Do you think you are eating healthy? Even if you think so, sometimes we don’t get the necessary proteins, so that the body functions normally. This applies especially to vegetarians and vegans, but not just them. There are other circumstances, such as malnutrition, which could cause protein deficiency in the body, as well as some metabolic diseases.

If you don’t consume enough protein in your body, it can affect many different parts of the body, from your hair to your nails. Here are the 9 most common signs that you don’t get enough protein in your diet.

  • Moodiness

A lack of protein in your diet leads to mood swings. Proteins will satiate you and stabilize the sugar levels thus preventing sudden changes in energy. This is important because if your blood sugar is not stable enough, you are more likely to experience mood swings, depending on the blood sugar levels.

Also, dopamine and norepinephrine that are created in the brain and make you happy are made from protein. Consuming foods rich in protein like fish, eggs, legumes help your brain produce adequate amounts of these neurotransmitters that improve the mood.

  • Frequent injuries

Protein is an important precursor to the absorption of calcium and calcium is responsible for the strength of our bones. So, it’s not a surprise that insufficient protein intake can lead to muscle and bone injury. We are more likely to develop bone weakness, fractures and even osteoporosis.

  • Brain fog

Brain fog or blurred thinking, may be associated with changes in blood sugar levels and lack of protein. Protein is very important for a number of aspects of the healthy neurological functioning. In fact, brain fog, low concentration and lack of motivation and learning difficulties can indicate that this is due to poor protein intake in the body.
A deficiency of protein may lead to a weaker balance of neurotransmitters, including epinephrine, dopamine, serotonin and norepinephrine. These neurotransmitters are synthesized in the brain of amino acids, the building blocks of proteins. In fact, the lack of amino acids may be the cause of the variation of mood swings, including depression and anxiety.

  • High cholesterol

Protein deficiency is usually supplemented with carb-rich or fatty foods. Because blood-sugar levels are discombobulated from the low levels of protein, we are more likely to crave for sugary snacks. The final result is hormonal imbalance and inflammation; and both of them contribute to increased levels of bad cholesterol.

  • Gastrointestinal issues

Healthy digestion and metabolism require a lot of amino acids. If you don’t have enough amino acids, the gut throws a fit by producing less enzymes and reducing the number of contractions required for excretion and digestion.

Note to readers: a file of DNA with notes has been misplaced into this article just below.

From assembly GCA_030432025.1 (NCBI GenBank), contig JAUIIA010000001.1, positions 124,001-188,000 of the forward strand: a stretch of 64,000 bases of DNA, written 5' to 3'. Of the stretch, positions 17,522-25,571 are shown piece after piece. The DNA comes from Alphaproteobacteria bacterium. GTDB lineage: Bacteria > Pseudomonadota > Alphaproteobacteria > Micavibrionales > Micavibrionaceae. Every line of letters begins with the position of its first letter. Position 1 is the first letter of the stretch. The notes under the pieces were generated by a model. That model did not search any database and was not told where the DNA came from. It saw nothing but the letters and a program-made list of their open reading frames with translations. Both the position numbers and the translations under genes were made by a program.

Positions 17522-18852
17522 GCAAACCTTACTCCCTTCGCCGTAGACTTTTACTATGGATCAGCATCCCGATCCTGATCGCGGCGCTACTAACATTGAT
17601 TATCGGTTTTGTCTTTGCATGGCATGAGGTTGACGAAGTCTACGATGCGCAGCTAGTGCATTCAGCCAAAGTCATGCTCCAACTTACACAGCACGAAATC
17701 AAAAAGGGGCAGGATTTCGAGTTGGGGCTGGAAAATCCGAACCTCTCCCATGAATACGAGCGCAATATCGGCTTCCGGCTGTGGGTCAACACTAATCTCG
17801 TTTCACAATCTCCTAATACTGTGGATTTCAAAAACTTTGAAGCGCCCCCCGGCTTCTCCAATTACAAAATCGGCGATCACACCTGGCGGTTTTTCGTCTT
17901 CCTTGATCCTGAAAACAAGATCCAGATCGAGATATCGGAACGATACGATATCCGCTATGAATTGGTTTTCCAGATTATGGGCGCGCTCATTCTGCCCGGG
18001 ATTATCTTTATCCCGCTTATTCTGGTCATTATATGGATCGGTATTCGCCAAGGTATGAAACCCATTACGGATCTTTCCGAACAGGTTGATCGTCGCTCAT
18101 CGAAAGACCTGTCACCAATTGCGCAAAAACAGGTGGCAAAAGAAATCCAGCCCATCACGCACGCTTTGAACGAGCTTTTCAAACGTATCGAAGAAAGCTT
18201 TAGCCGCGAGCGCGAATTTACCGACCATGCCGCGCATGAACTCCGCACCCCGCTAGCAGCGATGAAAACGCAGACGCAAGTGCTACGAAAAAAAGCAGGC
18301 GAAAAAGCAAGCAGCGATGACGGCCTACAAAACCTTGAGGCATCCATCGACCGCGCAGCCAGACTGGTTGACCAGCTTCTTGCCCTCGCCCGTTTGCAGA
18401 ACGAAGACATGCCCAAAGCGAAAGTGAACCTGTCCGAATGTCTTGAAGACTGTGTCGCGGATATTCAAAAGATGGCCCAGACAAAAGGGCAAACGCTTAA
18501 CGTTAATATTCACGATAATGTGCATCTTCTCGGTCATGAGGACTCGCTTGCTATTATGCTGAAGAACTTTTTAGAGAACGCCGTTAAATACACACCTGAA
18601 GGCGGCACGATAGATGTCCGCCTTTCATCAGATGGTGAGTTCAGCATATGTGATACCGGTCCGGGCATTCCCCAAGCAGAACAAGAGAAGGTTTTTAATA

• Irregular menstrual cycles

A proper and balanced diet plays an important role in maintaining a healthy menstrual cycle. Any nutritional defect, including protein deficiency, can lead to irregular cycles. Also, a low-protein diet and high sugar and carbohydrate content can lead to increased inflammation, fatigue, and weight gain.

All of these factors lead to imbalance in hormones such as dehydroepiandrosterone (DHEA), estrogen and progesterone.Any imbalance in female hormones leads to an irregular menstrual cycle.

  • Rough workouts

Adequate intake of protein is required to gain muscle mass – but it’s also necessary for the function of your muscles. Moreover, even if you regularly workout, the results will have adverse effects. This is often because you don’t have the required energy or your muscles can’t recover properly because of the protein deficiency.

  • Trouble sleeping

Your brain controls the hormones that are needed for a good night’s sleep. When your body doesn’t have the protein that is necessary for the normal functioning of the brain, it can lead to hormonal imbalances that will ultimately have an impact on your sleep. In addition, when your body and muscles hurt because of poor protein intake, it makes it even harder to fall asleep.

A weak sleep is also associated with unstable levels of blood sugar, which may occur when there is insufficient protein intake. In fact, doctors recommend consuming foods rich in protein before going to bed to help in the production of tryptophan and serotonin, and to stabilize blood sugar levels.

  • Weight gain

It’s true that a lot of good sources of protein have higher fat and more calories than other fat or carb-based foods. But the difference is that protein promotes satiety a lot better than the foods that consist of carbs or fat. Also, protein stabilizes the levels of sugar in the blood better than fats or carbs. This makes it less likely to snack. So the final result of adequate protein levels is a healthier weight.

Good sources of protein

While meat, fish, eggs and dairy are good sources of protein, there are also a lot of good vegetarian and vegan options as well. Almonds, chia, flax, hemp, lentils, adzuki beans, unprocessed oats, farro, amaranth, oats, and quinoa are all excellent sources of protein.Regarding vegetables Brussels sprouts, broccoli, kale, spinach and mushrooms are good choices.